It goes back many centuries but the early writings about it is from the 14th century in Germany  – many rabbis tried to do away with the tradition but it is still popular today and very symbolic.

Watch this short YouTube video to learn more about this tradition:

Why Tashlich

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Shana Tova 5773

Our traditional greeting for the High Holidays is – Shana Tova – ” a good year ”  Typically we do not say “Happy New Year” but that is not wrong it just isn’t the traditional greeting. We offer a wish for sweetness, health, peace and wellbeing.

On the first night of Rosh Hashanah after the evening prayer, it is the custom to wish Le’shana Tova Tikoteiv Vetichoteim (Le’Alter LeChaim Tovim U’Leshalom) which is Hebrew for “May you be inscribed and sealed for a Good Year (and for a Good and Peaceful Life)”.

Shana Tova Umetukah is Hebrew for “A Good and Sweet Year.”

Ketiva ve-chatima tovah which translates as “May You Be Written and Sealed for a Good Year.”

Tizku leshanim rabbot (“may you merit many years”), to which the answer is ne’imot ve-tovot(“pleasant and good ones”) is the Sephardic tradition. (or just “many years”)


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Symbols for the Rosh Hashanah Seder

These are the symbols that you find in many communities to represent Rosh Hashanah.

Round Challah, Dates, Pomegranate, Apples & Honey, Gourds or Pumpkins, Black Eye Peas, Leeks, Beets or Chard, Fish, Head of a Ram!

“May it be the will of God that we be as a head and not a tail”

For a good sweet year!





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The Shofar Blast

Good link explaining the shofar and its significance at the High Holidays:

Jewish Question of the Week – Week #4 (Shofar) – YouTube




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Yom Kippur

The Day of Atonement – Fast day, many special prayers, including Kol Nidre, N’eela, and Memorial (Yizkor) services.
Eve of Yom Kippur – Light Yahrzeit Candle, in memory of loved ones who have died.

• Traditional to wear white .

• We do not wear leather on Yom Kippur because it is necessary to kill an animal to make leather shoes or garments and this is why we refrain from wearing leather on this holiday. Many rabbis will wear white sneakers on the bimah on Yom Kippur – and congregants have adopted this as a tradition also in many places. (Besides they are comfortable.) But some say it is just the oposite: That in ancient times it was the leather shoes that were comfortable and it is good not to be so comfortable on Yom Kippur because you must stay aware of yourself and reflective on all things that day.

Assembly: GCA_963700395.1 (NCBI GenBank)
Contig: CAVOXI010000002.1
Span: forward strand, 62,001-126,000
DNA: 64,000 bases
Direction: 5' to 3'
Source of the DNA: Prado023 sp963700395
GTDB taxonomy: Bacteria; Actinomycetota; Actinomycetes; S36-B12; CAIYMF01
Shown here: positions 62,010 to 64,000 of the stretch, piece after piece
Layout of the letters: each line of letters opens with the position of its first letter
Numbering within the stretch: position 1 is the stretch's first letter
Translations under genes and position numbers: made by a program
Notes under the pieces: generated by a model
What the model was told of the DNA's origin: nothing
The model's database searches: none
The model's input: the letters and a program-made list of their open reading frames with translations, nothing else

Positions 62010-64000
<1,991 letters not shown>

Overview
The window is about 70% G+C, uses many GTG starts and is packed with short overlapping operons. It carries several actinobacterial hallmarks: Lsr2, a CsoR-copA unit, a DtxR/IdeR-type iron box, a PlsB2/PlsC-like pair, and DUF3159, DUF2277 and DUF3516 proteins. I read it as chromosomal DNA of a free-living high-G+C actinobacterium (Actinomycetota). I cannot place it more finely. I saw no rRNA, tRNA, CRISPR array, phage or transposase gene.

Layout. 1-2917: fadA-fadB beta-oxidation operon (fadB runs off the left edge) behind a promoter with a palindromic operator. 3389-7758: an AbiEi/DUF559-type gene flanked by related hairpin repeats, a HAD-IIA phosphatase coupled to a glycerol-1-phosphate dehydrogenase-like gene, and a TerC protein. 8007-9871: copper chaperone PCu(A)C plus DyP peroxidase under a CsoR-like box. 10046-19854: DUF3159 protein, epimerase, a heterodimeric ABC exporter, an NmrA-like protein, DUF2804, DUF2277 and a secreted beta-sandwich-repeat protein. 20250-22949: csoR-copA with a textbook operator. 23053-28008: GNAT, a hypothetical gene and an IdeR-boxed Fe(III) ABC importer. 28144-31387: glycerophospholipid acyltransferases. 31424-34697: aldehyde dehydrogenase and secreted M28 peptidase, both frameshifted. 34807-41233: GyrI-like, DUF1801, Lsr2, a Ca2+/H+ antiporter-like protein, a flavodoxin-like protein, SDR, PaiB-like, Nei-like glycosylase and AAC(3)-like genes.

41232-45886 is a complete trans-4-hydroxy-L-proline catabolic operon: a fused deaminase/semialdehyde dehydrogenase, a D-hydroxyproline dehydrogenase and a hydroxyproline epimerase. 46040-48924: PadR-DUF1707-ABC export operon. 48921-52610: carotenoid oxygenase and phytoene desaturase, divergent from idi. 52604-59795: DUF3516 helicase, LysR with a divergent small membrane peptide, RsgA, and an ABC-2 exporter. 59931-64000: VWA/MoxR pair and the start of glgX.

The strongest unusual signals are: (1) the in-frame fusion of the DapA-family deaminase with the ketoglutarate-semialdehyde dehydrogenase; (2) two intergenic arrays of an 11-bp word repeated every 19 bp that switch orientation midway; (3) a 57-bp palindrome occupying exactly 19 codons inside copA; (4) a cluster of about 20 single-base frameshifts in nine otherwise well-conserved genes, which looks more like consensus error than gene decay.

• Fast (All over Bar/Bat Mitzvah age will fast, but only if they are able to due to health.)

• Traditional to break the Yom Kippur fast first with challah followed by a light meal.

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Rosh Hashana – Wrapped in the Talit

A Rosh Hashana Tradition from one of our readers:

There is a point in the service during the Birkat Cohanim (the preistly blessing) when the entire family comes together wrapped in a single talit – This comes from an orthodox tradition but is quite nice for any Jewish family to come together wrapped in a tallit to reflect on the New Year and the begining of the Days of Awe.

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Rosh Hashana

The Jewish New Year Day of Judgment for the entire world. Extended, special synagogue services and blowing of the ram’s horn – Shofar. Start of Ten Days of Repentance.

Many differerent traditions on Rosh Hashana – dip apples in honey, eat sweet foods, study Torah and Midrash to learn something new. For women, I suggest reading Begining Anew by Gail Twersky Reimer and Judith Kates that has some terrific essays that pertain to the holidays.

Dip your challa in sugar

Eat pomegranates traditional Rosh Hashana fruits with 613 seeds symbolizing the 613 mitzvot, fertility and the new harvest have long been used in Middle Eastern folk medicine.

Have a Rosh Hashana Seder – A Sephardic tradition


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Get Ready for Sukkot

Right after Yom Kippur we start building our Sukkah!

PVC Sukkah!

PVC Sukkah!

Sukkoth begins on the 15th day of the Hebrew month of Tishri, which is 5 days after Yom Kippur.

The festival of Sukkot, also known as Chag’ha Succot, the “Feast of Booths” (or Tabernacles), is named for the huts (sukkah) that Moses and the Israelites lived in as they wandered the desert for 40 years before they reached the Promised Land. These huts were made of branches and were easy to assemble, take apart, and carry as the Israelites wandered through the desert.

Of the many symbols associated with Sukkot the most important are the Four Species. The Four Species are:   Etrog – The fruit of the goodly tree, also known as the citron